Russia: Manufacturing PMI falls to near two-year low in March
The S&P Global Manufacturing Purchasing Managers’ Index (PMI) came in at 44.1 in March, down from February’s 48.6. March’s result marked the weakest reading since the early stages of the Covid-19 pandemic in May 2020. Consequently, the index fell further below the 50.0 no-change threshold, signaling a sharper deterioration in business conditions compared to the previous month.
The downturn in March chiefly reflected an accelerating decline in manufacturing output. Weak client demand, especially from abroad, and shrinking new orders drove the sharpest decline in production in nearly two years, amid the increasingly negative economic impact of the war in Ukraine and associated international sanctions. As a result, both pre- and post-production inventories shrank considerably, and backlogs of work declined in March.
Turning to the inflationary backdrop, input prices soared at the fastest pace on record, mostly on the back of rising supplier costs, deteriorating vendor performance and a weak ruble, in turn prompting manufacturers to raise their selling prices at the fastest pace since the series began back in January 2003. Lastly, the outlook for output over the coming year dived to a 22-month low in March, albeit remained in optimistic territory, pointing to still-positive sentiment among manufacturing firms.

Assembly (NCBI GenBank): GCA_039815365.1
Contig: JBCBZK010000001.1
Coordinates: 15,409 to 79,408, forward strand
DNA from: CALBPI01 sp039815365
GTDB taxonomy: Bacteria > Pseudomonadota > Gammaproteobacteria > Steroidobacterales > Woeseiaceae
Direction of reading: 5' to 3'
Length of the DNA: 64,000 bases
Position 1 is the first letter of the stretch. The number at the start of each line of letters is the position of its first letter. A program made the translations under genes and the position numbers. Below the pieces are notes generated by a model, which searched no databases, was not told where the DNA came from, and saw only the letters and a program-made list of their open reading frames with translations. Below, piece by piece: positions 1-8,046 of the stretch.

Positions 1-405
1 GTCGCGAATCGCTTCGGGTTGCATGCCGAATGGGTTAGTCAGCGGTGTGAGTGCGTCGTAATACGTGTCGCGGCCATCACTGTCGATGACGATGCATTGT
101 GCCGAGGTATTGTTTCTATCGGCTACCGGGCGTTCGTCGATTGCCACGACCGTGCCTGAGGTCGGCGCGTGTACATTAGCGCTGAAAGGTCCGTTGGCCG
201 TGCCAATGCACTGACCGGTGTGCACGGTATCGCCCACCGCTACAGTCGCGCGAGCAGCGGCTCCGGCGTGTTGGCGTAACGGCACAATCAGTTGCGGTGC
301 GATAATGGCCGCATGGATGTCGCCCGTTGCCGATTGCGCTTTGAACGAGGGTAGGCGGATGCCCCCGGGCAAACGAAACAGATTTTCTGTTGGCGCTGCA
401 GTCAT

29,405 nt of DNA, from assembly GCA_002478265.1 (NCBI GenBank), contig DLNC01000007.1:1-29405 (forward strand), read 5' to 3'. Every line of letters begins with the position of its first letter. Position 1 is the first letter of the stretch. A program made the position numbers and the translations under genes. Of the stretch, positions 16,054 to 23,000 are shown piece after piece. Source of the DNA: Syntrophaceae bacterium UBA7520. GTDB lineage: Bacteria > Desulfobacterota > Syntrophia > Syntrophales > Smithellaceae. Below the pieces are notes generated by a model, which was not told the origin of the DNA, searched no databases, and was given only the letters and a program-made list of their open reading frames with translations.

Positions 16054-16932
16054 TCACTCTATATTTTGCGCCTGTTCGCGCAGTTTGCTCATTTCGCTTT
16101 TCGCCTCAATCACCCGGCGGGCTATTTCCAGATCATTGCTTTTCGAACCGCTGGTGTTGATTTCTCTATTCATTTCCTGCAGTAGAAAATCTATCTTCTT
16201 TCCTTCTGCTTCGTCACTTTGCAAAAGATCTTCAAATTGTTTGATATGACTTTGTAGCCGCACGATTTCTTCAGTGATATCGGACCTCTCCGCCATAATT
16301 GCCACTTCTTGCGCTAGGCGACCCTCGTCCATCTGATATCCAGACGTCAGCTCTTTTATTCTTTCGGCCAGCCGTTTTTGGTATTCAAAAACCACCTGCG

Against the backdrop of Russia’s invasion of Ukraine and associated international sanctions, FocusEconomics panelists are currently taking the latest developments into account and continue to revise their forecasts accordingly. Currently, the Consensus sees fixed investment falling 20.6% in 2022, which is down 14.2 percentage points from last month’s projection. For 2023, panelists see fixed investment falling 2.7%.